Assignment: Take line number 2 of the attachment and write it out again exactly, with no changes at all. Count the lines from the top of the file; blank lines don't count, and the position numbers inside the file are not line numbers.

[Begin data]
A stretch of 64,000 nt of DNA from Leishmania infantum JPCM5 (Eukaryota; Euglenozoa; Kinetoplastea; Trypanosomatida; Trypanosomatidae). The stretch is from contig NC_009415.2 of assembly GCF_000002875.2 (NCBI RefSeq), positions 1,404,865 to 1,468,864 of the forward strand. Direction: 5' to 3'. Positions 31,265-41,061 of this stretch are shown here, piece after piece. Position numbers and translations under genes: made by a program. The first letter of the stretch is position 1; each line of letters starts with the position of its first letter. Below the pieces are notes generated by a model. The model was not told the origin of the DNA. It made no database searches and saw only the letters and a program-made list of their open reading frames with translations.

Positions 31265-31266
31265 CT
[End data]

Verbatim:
Positions 31265-31266